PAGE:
The Average Story This work is considered exceptional by our editorial staff.

March 22, 2011
I must warn you, dear reader, that this story is nothing special. This story would not be made into the next Hollywood chart topper, no publisher would give this story a second look, and even the Beatles wouldn’t sing about it, and yet that is what makes it so amazing. It is amazing because it’s plain, boring, simple, without deeper meaning or plot, and just that.

This story began on a day like any other day; it began with a regular sunrise, a slightly clouded high noon, and came to a close with a simple, unspectacular sunset. After the average sunset, I left my friend’s house whom I had been “hanging out” with (surprised I have friends? So am I!) and began the long five mile journey towards home. As I turned my wheel slightly to switch from the main road to the Glenwood road, my ever-plain but spectacular story began. It was well after ten o’clock mountain standard time, and my red little Ford Taurus puttered on through the eerie night. In the backseat sat my best friend, Kesler, and in the shotgun seat sat another friend, Bailee. The radio was silent, the broken clock flashing every once in a while, and the power steering buzzed like a dentist’s drill.

“Wow! Look at that,” Kesler’s loud voice penetrated the sacred silence that had blessed the car moments before, as he pointed out the window of the car.

I saw it now, I did not know how I had missed it earlier, a solid wall of mist barred our way, blanketing the road in a thick vapor, and yet I pressed on, slowing a bit, but trekking on. As the car sped along the painfully straight stretch of road, my mind wandered, my subconscious driving the car keeping a vigilant eye on the sight restricting mist. I began reflecting on the things normal males ponder about: school, money, and girls. I thought about how I had to finish my poetry for Mr. Benjamin’s class, the money in my bank, my checkbook and the stress it relieves as I balance it, and the ever puzzling labyrinth teenage boys face: girls. As the car sped along, my mind began to analyze every part of my day, the certain look so and so gave the other so and so, about one of my friends being depressed by her boyfriend and them breaking up, and also about which eye you look in first when you talk to people. My thoughts then slowly spiraled deeper into my mess of a brain, yet the car never slowed.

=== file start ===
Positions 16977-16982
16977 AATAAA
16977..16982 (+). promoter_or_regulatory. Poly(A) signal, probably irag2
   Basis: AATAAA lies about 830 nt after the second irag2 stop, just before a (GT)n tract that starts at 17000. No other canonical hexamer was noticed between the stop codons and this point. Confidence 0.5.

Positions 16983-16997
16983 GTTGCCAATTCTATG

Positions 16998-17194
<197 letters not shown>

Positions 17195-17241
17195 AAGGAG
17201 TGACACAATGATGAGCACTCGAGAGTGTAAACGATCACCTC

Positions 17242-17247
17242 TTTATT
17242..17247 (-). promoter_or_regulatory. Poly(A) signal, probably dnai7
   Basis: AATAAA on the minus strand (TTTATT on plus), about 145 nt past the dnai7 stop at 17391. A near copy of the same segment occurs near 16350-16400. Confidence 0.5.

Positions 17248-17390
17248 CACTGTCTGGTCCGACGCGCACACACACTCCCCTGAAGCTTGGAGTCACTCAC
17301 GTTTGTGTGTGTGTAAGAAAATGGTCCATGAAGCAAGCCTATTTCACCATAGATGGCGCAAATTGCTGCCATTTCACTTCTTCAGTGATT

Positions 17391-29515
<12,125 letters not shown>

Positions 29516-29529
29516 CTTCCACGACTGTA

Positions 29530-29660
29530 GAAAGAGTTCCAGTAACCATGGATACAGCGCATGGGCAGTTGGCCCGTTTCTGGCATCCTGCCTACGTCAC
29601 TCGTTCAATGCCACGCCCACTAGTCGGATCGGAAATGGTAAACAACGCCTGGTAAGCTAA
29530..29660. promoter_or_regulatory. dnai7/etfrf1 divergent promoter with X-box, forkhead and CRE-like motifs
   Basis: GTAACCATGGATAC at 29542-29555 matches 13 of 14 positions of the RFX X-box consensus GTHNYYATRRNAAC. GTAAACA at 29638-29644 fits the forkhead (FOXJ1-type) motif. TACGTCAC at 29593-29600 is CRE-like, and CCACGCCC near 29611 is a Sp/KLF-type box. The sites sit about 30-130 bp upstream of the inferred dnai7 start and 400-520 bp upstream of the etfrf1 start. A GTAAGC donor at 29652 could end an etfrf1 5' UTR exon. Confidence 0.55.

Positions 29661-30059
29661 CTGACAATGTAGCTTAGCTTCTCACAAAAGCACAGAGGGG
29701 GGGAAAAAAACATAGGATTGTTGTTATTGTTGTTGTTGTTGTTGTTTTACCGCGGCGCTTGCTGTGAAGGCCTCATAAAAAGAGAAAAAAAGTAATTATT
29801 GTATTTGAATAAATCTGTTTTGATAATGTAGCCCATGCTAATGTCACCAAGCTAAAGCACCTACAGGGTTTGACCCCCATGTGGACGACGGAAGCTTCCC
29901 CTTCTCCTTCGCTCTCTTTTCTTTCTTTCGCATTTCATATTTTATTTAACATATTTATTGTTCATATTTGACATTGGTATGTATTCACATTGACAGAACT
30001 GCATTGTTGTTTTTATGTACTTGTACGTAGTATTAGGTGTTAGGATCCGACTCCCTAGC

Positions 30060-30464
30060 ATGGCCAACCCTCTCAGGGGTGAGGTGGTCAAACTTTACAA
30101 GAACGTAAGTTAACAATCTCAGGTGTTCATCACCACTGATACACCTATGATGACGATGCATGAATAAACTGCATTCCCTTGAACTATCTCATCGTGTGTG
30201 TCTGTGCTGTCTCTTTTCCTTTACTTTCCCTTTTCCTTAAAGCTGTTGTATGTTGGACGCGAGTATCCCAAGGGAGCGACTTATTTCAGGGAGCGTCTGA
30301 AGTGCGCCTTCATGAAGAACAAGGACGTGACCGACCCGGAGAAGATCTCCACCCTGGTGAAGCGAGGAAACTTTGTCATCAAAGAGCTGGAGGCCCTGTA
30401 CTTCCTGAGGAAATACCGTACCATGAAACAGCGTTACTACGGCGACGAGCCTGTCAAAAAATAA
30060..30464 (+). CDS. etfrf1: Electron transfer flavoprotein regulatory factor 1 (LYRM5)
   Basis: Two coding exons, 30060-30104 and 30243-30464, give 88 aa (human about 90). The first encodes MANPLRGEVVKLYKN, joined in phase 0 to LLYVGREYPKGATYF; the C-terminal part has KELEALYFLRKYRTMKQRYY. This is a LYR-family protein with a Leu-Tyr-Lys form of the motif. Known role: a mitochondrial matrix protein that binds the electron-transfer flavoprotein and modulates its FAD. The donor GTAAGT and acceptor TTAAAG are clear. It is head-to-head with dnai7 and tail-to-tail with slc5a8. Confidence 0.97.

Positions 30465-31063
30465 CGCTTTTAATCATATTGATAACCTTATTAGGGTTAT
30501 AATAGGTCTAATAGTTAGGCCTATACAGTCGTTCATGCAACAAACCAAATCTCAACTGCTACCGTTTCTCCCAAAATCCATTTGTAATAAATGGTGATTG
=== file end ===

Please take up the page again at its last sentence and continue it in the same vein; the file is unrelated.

The car neared the slight curve in the road that marked the half waypoint of our drive home and also the crossing of the Sevier River, and with a chuckle I thought about how I was now safe from Richfield vampires because vampires couldn’t cross running water. I turned my attention back to my car and away from the scary maze known as my mind. I began noticing the odd things in life, the way Kesler’s breathing was ragged as if he was in deep sleep or a stupor, how Bailee’s left hand tapped in time to an unheard beat, how the headlights of the car cast shadows on that mist that looked like pagan demons. I heard the crackle of paper in the glove box as the car bounced, the click of shoelace tips on shoes, and the distinct heartbeat of the passengers in my car.